PURPOSE: To understand the patient journey to Lumbar Spinal Fusion Surgery (LSFS) and patients' experiences of surgery.
METHODS: Qualitative study using interpretive phenomenological analysis. Adult participants following LSFS were recruited from 4 UK clinical sites using purposive sampling to ensure representation of key features (e.g. age). Semi-structured interviews informed by a piloted topic guide developed from the literature were audio-recorded and transcribed verbatim. Framework analysis for individual interviews and then across participants (deductive and inductive) identified emerging themes. Trustworthiness of data analyses was enhanced using multiple strategies (e.g. attention to negative cases).
RESULTS: Four emerging themes from n = 31 patients' narratives were identified: decision for surgery, coping strategies, barriers to recovery and recovery after surgery. Decision for surgery and recovery after surgery themes are distinguished by the point of surgery. However, barriers to recovery and coping strategies are key to the whole patient journey encompassing long journeys to surgery and their initial journey after surgery. The themes of coping strategies and barriers to recovery were inter-related and perceived by participants as parallel concepts. The 4 multifactorial themes interacted with each other and shaped the process of an individual patient's recovery. Factors such as sporadic interventions prior to surgery, time-consuming wait for diagnosis and surgery and lack of information regarding recovery strongly influenced perceptions of outcome.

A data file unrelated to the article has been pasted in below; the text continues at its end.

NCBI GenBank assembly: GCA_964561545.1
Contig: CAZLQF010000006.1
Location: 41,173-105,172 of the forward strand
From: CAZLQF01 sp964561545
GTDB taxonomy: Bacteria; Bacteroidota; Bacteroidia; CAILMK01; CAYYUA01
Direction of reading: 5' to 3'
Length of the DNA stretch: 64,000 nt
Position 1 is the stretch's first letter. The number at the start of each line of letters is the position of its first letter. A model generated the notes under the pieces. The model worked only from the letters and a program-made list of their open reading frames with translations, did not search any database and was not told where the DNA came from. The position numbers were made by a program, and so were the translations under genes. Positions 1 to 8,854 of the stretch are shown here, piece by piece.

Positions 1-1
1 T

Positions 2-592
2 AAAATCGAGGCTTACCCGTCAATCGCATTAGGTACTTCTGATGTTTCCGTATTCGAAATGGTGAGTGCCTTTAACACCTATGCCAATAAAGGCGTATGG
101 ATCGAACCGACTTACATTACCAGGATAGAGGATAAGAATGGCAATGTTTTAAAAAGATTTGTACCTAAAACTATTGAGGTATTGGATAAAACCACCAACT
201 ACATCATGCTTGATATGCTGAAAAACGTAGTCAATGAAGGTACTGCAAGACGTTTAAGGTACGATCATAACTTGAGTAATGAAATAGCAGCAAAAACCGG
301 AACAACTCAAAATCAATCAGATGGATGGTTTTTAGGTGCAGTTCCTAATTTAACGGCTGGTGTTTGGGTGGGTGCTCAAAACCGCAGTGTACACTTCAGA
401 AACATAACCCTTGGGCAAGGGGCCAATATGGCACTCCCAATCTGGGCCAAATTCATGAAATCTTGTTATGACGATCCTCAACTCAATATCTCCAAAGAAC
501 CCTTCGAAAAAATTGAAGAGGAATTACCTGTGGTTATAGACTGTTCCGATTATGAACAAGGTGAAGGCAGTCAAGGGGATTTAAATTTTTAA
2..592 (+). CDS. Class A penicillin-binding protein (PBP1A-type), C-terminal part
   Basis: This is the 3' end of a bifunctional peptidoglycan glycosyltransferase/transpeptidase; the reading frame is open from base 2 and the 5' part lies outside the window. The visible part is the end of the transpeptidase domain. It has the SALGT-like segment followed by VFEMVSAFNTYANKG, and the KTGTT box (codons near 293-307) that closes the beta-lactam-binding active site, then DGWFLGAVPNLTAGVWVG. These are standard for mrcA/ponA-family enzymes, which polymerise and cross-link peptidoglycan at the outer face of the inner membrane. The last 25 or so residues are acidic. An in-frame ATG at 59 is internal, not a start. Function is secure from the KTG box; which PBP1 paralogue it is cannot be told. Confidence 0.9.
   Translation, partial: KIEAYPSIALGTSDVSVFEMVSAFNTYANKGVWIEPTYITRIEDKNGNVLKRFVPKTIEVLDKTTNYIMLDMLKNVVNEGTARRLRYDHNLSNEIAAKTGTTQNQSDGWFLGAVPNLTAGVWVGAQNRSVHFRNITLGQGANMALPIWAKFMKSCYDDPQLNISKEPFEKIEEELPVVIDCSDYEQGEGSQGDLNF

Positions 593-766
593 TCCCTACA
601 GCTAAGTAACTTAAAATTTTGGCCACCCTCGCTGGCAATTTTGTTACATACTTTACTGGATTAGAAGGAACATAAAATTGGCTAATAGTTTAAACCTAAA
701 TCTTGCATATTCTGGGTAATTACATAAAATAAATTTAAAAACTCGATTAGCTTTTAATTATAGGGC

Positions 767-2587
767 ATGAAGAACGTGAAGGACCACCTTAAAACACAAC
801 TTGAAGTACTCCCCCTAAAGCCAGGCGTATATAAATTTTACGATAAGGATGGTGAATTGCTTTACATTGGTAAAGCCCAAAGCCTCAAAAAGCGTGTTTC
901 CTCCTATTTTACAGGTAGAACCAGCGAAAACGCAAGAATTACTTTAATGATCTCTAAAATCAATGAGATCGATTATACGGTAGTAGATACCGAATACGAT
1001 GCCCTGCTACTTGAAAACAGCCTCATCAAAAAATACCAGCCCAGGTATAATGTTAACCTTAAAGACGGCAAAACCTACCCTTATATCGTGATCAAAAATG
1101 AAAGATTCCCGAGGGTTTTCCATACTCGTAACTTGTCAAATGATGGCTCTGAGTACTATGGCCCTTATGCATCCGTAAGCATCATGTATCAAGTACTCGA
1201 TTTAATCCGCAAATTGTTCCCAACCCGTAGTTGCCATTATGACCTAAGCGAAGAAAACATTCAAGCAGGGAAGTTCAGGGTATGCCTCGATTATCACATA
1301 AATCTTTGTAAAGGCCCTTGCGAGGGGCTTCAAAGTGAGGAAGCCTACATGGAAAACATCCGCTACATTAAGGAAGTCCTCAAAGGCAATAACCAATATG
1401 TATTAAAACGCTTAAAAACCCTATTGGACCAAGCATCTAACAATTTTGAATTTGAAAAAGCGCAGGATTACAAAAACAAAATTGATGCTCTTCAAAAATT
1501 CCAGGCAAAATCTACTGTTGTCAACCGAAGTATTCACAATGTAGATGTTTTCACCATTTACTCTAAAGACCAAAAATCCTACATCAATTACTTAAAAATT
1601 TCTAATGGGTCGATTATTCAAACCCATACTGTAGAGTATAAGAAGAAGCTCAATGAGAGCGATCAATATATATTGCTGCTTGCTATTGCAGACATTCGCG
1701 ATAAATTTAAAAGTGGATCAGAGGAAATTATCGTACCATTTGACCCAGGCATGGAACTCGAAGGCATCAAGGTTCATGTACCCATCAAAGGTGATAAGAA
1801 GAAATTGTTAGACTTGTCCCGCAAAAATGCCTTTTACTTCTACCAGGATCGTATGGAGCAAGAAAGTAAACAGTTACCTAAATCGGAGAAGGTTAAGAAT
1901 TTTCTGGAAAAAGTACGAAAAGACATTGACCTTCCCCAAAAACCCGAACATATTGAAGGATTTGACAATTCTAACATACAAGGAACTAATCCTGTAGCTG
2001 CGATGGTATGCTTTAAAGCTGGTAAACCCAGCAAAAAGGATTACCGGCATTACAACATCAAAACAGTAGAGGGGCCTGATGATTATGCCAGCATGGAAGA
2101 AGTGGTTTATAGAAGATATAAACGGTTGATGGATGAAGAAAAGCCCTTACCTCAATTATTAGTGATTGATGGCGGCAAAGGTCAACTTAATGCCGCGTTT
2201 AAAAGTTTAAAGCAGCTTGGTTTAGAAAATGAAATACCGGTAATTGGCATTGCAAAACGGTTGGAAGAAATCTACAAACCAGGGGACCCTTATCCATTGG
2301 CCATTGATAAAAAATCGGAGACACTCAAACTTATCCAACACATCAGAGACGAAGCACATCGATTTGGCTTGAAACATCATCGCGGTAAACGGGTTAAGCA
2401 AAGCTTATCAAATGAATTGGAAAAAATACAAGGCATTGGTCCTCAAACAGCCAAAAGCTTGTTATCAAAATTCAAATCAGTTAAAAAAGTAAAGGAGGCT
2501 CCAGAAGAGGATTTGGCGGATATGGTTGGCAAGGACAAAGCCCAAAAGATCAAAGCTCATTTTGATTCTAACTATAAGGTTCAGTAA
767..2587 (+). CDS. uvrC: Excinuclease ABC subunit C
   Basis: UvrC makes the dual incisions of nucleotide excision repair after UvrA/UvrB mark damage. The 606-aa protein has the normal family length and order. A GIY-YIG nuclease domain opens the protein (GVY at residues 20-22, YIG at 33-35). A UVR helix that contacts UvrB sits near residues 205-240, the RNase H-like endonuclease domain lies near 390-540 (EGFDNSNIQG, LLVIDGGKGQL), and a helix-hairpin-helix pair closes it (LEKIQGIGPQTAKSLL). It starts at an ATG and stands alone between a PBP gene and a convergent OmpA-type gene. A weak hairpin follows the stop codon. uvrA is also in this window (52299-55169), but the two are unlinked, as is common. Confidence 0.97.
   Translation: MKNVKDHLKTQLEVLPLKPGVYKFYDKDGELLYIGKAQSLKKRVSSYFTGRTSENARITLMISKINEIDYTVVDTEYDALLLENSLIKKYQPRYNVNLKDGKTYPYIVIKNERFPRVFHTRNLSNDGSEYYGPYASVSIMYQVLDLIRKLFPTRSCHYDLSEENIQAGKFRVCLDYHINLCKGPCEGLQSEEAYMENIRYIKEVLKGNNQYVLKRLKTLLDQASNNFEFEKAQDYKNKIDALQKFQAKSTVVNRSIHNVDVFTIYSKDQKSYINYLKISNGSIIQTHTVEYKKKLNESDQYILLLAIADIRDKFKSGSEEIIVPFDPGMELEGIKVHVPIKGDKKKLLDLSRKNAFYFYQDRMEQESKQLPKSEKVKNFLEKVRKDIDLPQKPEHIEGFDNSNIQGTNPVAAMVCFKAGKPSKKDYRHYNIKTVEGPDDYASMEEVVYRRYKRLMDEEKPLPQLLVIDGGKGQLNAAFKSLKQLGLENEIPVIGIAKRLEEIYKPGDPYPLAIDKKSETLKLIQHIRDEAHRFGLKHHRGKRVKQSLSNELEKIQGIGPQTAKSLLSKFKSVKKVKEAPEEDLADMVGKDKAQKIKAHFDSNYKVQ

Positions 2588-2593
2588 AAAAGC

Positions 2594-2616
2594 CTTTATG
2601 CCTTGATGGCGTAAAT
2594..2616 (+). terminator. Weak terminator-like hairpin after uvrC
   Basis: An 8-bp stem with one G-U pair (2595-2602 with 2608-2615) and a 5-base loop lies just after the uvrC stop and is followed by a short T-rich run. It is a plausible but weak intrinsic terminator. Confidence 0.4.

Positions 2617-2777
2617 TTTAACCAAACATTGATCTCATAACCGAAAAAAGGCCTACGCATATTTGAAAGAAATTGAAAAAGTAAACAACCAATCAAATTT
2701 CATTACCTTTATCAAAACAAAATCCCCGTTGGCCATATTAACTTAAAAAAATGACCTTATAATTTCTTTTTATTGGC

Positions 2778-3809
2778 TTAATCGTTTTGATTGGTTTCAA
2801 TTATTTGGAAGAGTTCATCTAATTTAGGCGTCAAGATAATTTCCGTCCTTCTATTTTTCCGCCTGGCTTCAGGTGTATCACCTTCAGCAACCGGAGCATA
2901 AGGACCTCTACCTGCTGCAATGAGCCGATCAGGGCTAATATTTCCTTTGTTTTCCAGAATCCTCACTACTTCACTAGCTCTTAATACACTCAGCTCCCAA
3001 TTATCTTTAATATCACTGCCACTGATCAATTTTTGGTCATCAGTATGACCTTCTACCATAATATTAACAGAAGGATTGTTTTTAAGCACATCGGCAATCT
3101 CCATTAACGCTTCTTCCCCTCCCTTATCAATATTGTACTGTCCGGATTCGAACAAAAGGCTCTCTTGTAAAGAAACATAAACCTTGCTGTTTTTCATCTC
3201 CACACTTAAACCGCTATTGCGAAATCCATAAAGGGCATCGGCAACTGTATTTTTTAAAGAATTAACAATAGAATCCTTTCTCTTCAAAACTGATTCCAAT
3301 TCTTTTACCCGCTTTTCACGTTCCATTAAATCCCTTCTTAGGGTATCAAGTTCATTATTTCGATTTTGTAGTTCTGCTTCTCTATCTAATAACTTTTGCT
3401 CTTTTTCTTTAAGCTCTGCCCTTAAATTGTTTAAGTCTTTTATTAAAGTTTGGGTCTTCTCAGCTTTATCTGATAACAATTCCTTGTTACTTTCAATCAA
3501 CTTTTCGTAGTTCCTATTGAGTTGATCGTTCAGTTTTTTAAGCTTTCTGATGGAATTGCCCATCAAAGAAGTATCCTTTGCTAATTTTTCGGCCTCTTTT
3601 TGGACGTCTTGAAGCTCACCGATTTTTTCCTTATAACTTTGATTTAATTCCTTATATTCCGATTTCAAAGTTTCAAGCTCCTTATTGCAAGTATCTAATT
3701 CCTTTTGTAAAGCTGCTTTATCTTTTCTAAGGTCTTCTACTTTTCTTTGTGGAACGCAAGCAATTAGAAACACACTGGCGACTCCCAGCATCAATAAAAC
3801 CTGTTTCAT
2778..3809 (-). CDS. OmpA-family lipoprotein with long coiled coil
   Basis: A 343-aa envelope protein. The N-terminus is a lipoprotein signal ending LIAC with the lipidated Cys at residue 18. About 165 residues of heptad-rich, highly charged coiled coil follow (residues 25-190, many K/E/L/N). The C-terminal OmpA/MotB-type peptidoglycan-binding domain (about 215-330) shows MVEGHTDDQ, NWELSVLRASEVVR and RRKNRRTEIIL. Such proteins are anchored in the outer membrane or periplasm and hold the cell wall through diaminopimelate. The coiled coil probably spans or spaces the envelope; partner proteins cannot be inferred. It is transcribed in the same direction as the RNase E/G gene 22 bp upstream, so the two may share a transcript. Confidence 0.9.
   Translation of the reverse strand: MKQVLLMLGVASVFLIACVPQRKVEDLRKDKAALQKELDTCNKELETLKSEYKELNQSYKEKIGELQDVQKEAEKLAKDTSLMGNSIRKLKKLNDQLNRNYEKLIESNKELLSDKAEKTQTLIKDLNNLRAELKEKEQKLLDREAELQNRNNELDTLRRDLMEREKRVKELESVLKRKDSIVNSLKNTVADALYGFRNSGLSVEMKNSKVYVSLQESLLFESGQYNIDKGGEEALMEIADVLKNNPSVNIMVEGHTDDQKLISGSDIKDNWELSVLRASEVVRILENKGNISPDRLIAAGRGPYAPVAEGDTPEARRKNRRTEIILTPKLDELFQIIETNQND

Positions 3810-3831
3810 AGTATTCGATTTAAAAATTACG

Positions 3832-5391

CONCLUSION: Patient driven data enables insights to inform research regarding surgery/rehabilitation through depth of understanding of the patient journey. Awareness of factors important to patients is important; ensuring that patient-driven data informs research and patient care.
|Number of pages||13|
|Journal||European Spine Journal|
|Early online date||17 Sept 2022|
|Publication status||Published - Dec 2022|